Reconciliation Victoria defines meaningful reconciliation through five key interrelated dimensions which can be viewed here. These five dimensions were based on Reconciliation Australia’s State of Reconciliation in Australia Report but have been edited by Reconciliation Victoria to better reflect the unique context, histories and cultures of our state.
A crucial element of any reconciliation work in local government is that council is accountable to the voices of First Peoples and to put structures in place that ensure the fourth dimension - Ensuring Accountability - is met. Accountability is crucial in reconciliation work because it helps ensure that your work is guided by the voices of First Peoples and that commitments that are made are followed through. Consistently achieving your commitments and goals builds trust, engagement and can help extend your work further.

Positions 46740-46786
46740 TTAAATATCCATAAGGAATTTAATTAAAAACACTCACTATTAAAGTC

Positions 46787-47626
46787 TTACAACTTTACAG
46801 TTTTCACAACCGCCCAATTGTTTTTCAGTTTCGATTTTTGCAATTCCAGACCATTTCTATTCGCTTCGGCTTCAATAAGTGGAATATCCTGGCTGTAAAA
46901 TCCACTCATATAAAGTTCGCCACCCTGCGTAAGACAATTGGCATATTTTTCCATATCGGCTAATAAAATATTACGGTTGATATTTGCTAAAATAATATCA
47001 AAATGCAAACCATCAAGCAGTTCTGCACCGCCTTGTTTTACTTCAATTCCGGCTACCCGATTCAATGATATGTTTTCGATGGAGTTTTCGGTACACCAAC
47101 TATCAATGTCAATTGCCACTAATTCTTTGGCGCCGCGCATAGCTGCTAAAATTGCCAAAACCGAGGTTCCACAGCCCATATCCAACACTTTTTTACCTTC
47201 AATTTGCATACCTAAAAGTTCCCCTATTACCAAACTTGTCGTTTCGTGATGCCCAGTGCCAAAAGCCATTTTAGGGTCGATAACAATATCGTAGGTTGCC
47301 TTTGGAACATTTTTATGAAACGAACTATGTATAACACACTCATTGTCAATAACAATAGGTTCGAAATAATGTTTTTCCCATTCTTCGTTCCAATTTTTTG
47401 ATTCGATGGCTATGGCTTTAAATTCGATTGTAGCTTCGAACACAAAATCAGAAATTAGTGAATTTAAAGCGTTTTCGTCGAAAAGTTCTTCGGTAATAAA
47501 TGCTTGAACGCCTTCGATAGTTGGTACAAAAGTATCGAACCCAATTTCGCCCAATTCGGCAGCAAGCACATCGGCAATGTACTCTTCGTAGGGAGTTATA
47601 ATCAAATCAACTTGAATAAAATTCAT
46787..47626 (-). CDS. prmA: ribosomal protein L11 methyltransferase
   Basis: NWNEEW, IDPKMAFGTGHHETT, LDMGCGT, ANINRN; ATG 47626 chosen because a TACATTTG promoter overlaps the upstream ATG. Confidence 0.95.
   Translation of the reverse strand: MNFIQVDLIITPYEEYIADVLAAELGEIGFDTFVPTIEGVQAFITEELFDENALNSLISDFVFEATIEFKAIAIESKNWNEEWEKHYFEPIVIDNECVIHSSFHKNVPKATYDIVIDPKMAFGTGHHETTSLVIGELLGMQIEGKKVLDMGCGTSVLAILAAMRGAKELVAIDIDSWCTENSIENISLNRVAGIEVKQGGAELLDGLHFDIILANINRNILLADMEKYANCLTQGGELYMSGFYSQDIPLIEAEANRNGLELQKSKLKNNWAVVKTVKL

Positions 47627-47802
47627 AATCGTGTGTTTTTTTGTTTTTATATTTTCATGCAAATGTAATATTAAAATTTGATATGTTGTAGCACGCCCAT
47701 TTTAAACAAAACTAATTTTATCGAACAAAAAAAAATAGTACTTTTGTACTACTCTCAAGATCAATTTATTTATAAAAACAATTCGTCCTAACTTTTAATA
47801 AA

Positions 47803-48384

The simplest way to embed First Peoples’ voices in your council is by establishing a Voice to Council. From here, the Voice can assist council in creating Engagement Plans and Strategies, building Engagement and Partnerships with local community and provide input into Division Plans and Strategies across your organisational chart. You can also hire a First Peoples Liaison Role, who can assist in the creation of these plans and the operations of your Voice. Building these relationships and structures, while also ensuring they are in-line with relevant State Government Frameworks, will mean that your reconciliation work can be deep, meaningful and long-lasting.